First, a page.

Improving Staff Retention through Supervision
Workforce surveys consistently rate supervision as a key factor in worker retention. Good supervisors provide workers with day-to-day direction on all aspects of their work, model best practices, consult on cases, support decision-making, provide ongoing feedback on job performance, clarify policies and procedures, and create a supportive team environment. Resources in this section focus on these important supervisory functions and their impact on the workforce, including State and local examples.
Staff Retention in Child and Family Services: The Practice of Retention Focused Supervision, Workbook 2 (PDF - 1037 KB)
Anderson, McKenzie, Jackson, & McKenzie (2007)
Aims to increase child and family service agencies' effectiveness in developing and retaining staff by applying information from research and best retention practices.
National Child Welfare Workforce Institute
Works to build the capacity of the nation's child welfare workforce and improve outcomes for children and families through activities that support the development of skilled child welfare leaders in public, private, and tribal child welfare systems. The Institute's Leadership Academy for Supervisors provides the opportunity for supervisors to participate in leadership and other professional development activities in an interactive online environment.
Child Welfare Workplace: The State of the Workforce and Strategies to Improve Retention
Scannapieco & Connell-Carrick
Child Welfare, 86(6), 2007
Presents a study examining correlates related to retention. The findings indicate that supervisors and coworkers play crucial roles in retaining caseworkers.
Developing a Framework for Child Welfare Supervision
Landsman & D'Aunno (2012)
Journal of Family Strengths, Special Issue: Centennial of the Children's Bureau,12(1)
Discusses a framework that supports family-centered practice developed and implemented in the State of Iowa with support from the Children's Bureau through a 5-year grant to improve recruitment and retention in public child welfare. The article presents key elements of the framework; an overview of implementation; and evaluation results regarding knowledge gain, use of skills, and rates of worker retention.
Job Retention in Child Welfare: Effects of Perceived Organizational Support, Supervisor Support, and Intrinsic Job Value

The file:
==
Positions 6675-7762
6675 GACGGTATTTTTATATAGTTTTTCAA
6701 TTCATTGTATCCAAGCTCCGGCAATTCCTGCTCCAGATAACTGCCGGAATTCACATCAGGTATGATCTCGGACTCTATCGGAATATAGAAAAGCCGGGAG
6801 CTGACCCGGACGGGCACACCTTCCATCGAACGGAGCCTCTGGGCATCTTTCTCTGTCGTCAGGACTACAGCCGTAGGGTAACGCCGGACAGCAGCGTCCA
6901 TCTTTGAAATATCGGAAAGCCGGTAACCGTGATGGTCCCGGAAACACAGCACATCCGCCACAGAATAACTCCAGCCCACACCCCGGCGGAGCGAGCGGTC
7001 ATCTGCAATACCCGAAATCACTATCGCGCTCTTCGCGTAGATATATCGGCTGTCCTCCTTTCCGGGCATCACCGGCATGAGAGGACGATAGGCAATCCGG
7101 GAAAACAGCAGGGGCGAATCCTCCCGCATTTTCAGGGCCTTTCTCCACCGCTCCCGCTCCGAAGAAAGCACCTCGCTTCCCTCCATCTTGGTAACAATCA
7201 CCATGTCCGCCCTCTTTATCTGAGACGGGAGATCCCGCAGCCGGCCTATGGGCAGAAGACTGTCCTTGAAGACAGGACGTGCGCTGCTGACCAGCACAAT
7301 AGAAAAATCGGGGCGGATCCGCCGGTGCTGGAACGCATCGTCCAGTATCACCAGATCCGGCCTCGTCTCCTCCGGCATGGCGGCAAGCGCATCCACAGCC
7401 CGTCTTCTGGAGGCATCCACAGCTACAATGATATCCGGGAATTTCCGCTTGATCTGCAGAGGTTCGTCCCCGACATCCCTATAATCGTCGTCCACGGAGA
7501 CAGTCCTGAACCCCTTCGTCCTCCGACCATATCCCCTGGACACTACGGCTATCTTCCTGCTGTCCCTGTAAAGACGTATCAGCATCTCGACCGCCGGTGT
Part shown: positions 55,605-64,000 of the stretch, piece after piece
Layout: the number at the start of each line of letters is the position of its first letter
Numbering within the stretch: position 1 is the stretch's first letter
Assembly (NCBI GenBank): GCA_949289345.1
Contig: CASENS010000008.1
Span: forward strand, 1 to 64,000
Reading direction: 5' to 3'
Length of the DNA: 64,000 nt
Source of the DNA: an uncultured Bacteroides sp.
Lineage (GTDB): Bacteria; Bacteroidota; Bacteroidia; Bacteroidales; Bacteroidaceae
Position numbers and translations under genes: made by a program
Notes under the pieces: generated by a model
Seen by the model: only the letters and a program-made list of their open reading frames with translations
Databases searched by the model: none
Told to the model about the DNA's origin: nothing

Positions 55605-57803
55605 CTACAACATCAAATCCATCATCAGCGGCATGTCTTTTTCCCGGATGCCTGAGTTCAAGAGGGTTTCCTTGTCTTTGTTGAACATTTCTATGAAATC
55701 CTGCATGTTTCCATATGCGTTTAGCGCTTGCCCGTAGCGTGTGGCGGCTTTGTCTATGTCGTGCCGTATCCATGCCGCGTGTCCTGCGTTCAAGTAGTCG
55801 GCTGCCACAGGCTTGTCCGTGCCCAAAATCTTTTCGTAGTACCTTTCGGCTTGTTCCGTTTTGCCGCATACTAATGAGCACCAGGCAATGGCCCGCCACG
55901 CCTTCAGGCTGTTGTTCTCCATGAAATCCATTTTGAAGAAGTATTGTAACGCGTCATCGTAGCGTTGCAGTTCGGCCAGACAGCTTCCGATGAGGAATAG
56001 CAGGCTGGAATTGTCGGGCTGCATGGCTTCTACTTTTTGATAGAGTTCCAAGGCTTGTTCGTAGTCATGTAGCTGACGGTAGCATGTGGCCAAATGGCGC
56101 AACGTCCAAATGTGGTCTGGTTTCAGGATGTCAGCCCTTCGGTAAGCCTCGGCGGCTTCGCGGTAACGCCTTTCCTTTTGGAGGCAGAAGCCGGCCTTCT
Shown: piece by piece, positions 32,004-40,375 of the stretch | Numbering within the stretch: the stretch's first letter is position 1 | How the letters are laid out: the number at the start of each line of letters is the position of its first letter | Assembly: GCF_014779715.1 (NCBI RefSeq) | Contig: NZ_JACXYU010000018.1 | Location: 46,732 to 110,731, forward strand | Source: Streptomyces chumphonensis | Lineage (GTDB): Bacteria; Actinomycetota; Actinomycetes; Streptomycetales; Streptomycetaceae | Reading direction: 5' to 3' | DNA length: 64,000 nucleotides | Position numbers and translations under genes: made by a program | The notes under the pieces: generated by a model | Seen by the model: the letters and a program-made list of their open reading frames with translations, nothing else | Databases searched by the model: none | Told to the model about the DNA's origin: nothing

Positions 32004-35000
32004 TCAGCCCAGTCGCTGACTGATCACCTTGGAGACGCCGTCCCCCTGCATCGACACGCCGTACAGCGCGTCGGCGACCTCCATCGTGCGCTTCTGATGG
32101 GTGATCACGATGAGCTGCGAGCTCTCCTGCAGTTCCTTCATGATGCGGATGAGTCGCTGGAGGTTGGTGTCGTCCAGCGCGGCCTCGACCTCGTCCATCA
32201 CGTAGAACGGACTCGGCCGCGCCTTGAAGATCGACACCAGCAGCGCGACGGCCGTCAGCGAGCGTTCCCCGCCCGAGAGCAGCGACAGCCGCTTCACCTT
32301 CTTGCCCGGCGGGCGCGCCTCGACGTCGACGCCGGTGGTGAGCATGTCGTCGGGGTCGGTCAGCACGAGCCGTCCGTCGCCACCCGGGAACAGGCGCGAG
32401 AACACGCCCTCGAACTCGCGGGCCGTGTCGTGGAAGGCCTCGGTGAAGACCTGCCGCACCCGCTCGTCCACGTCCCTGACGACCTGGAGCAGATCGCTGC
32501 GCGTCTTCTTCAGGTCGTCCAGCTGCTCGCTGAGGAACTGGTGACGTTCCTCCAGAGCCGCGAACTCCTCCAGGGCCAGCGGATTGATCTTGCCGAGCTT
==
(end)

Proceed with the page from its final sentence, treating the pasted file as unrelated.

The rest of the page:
Children and Youth Services Review, 27(2), 2005
Examines positive factors associated with job retention, including perceptions that an employer promoted life-work balance, a supervisor was supportive and competent, and few other job alternatives were discussed.
Recruiting and Retaining Children and Families' Social Workers: The Potential of Work Discussion Groups
Warman & Jackson
Journal of Social Work Practice, 21(1), 2007
Draws on the experience and evaluation of one particular model of supervision—work discussion groups—and explores its impact with residential social work staff and teachers as well as the potential for further developments of this kind.
Staff Retention in Child and Family Services: Working With Differences, Workbook 3 (PDF - 1234 KB)
Anderson, McKenzie, Jackson & McKenzie (2007)
Aims to increase child and family service agencies' effectiveness in developing and retaining their staff by applying information from research and best retention practices.
Supervision: The Safety Net for Front-Line Child Welfare Practice: Action Brief (PDF - 115 KB)
National Association of Social Workers, Social Work Policy Institute (2011)
Summarizes recommendations from a symposium held in November 2010 that examined the role child welfare supervisors play in supporting and sustaining the workforce, racial disparities in child welfare practice, and initiatives that are underway to enhance supervisory practice.
Taking a Closer Look at the Link Between Good Supervisors and Improved Outcomes for Children and Families: Reflections and Research (PDF - 116 KB)
Hired for Good, 3(1), 2006
Shares reflections on the significance of child welfare supervisors and reports research findings from a study conducted by Community Partnerships for Protecting Children, Chapin Hall Center for Children.
State and local examples
Direct Practice Consultation Program for Child Welfare Supervisors at Connecticut Department of Children and Families: Report Prepared for the Recruitment and Retention Advisory Board
Strand & Bosco-Ruggiero (2008)
Discusses the activities and outcomes of the Connecticut Direct Practice Consultation project, a program designed to provide consultation to child welfare supervisors to strengthen their ability to function in the role of mentor, coach, and educator with casework staff.
Supporting Child Welfare Supervisors to Improve Worker Retention
Child Welfare, 86(1), 2007
Describes implementation of a federally funded child welfare training initiative designed to improve worker retention through developing, implementing, and evaluating a statewide supervisor training program in a Midwestern State.